Surprisingly clear-headed thinking reminded me of a bike service shop on the south end of the park about a mile away, so that’s where I asked to be taken.  Once there they were kind enough to help me get the bike out and walk me over to the shop to be certain that I get well on my way.  Turns out the shop is closed on Sundays, at which point I asked: “Might you possibly do me one more favor and take me to the Central West End?”  With immediate bike service out of the question catching up with my friends was the next best thing.

Like the awesome people they were there was no hesitation to grant my bike and I a second ride.  We got to talking about travel on our way and I had the rare chance to practice my French with them–lovely folks for sure.  Just a few blocks shy of our destination I noticed the car dash clock read 3:56.  “Hey, I don’t know if you guys are big on irony, but thanks to you I’m going to be right on time to meet my friends for 4pm pizza!”

From there we parted company with a hearty handshake, I being super grateful.  Their help made a rough situation way way less burdensome, and following the drive off of my unwitting vehicular assailant they did swiftly rekindle my love for and faith in humanity.

In the end all was well enough: a few bruises and a stiff shoulder marked the entirety of my battle damage, and $390 for new tires and crankshaft has my bike back in working order.  For my swiftness to forgive and forget, and willingness to say things like “Man, if one had to get the “Get hit by a car” item crossed off the list of things to do before you die, it couldn’t have gone better!”, I’m told I’m being a little too light hearted about it3.  Even Tracy I think was more upset about me getting hit by a car than I was (can’t blame her–after all, her property did get injured).  And while I delight in the poetry being laid down by friends who would be my avenging angels (words like “She’ll get hers in karma”, “Oh my god, I would so mess her up–driving off after hitting my boy like that, nah-uh!” and my personal favorite, “I’ll shank a bitch”), I think any attempts of exacting vengeance, even cash for my bike fixin’, would be super draining and not worth it.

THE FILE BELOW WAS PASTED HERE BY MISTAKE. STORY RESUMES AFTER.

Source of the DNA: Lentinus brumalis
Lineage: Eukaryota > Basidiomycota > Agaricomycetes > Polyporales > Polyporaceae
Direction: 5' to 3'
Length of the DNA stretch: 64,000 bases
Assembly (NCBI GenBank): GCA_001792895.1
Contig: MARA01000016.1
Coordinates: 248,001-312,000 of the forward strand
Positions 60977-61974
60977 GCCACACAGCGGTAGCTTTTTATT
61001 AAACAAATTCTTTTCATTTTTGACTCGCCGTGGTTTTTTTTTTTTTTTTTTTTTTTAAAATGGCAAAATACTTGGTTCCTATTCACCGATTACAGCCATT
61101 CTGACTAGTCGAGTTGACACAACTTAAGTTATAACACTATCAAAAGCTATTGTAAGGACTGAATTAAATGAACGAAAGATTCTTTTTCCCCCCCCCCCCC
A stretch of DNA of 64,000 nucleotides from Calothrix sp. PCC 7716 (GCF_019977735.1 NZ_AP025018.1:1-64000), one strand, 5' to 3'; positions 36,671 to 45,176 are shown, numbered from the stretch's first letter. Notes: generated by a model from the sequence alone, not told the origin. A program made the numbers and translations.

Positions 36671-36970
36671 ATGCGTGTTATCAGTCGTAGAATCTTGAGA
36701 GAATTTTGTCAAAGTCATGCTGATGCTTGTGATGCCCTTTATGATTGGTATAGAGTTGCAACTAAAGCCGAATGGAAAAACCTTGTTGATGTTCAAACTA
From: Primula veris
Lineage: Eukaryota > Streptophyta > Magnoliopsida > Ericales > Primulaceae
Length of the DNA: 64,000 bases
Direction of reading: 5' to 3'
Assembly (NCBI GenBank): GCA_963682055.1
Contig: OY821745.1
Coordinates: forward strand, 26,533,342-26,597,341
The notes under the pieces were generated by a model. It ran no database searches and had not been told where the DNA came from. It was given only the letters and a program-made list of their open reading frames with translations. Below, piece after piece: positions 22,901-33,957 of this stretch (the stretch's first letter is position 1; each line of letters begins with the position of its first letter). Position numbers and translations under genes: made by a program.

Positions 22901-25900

In the end, we’re just two people whose paths crossed unfortunately and we made a little mark and experience in each others lives.  She’s alright in my book, stuff happens.  I think I’d be content as far as justice is concerned to know that I left a tidy little John-sized dent in the hood of her car.  Really either way is good with me.


  1. This is my preferred mode of transportation in my last home town: for some reason biking 5-10 miles in 95 degree heat between meetings with friends there just agrees with me.
  2. I’m also told it’s a felony.  Who knew!
  3. My favorite is hearing that I’m being “very John about the whole thing”, which suggests my optimist street cred is getting pretty high.
Categories: Travels Tags:


  1. Phil
    June 7th, 2012 at 14:24 | #1

    Wait…Saint Louis isn’t sexy “at all?” Not even a little bit? A smidgen?

    • John
      June 7th, 2012 at 14:38 | #2

      Well, umm… yeah, I’ll level with you to say that I think it’s totally sexy. But, you know, just acknowledging popular perception for better or worse.

  2. June 7th, 2012 at 15:06 | #3

    Man, sorry to hear about that car thing. Off to the adventure that awaits you!

  3. Phil
    June 7th, 2012 at 15:09 | #4

    Fair enough. I was just worried that if this what you think BEFORE you begin your World Tour, your estimation of the city is going to get even worse after visiting so many exotic locales. @John

  1. June 3rd, 2012 at 08:05 | #1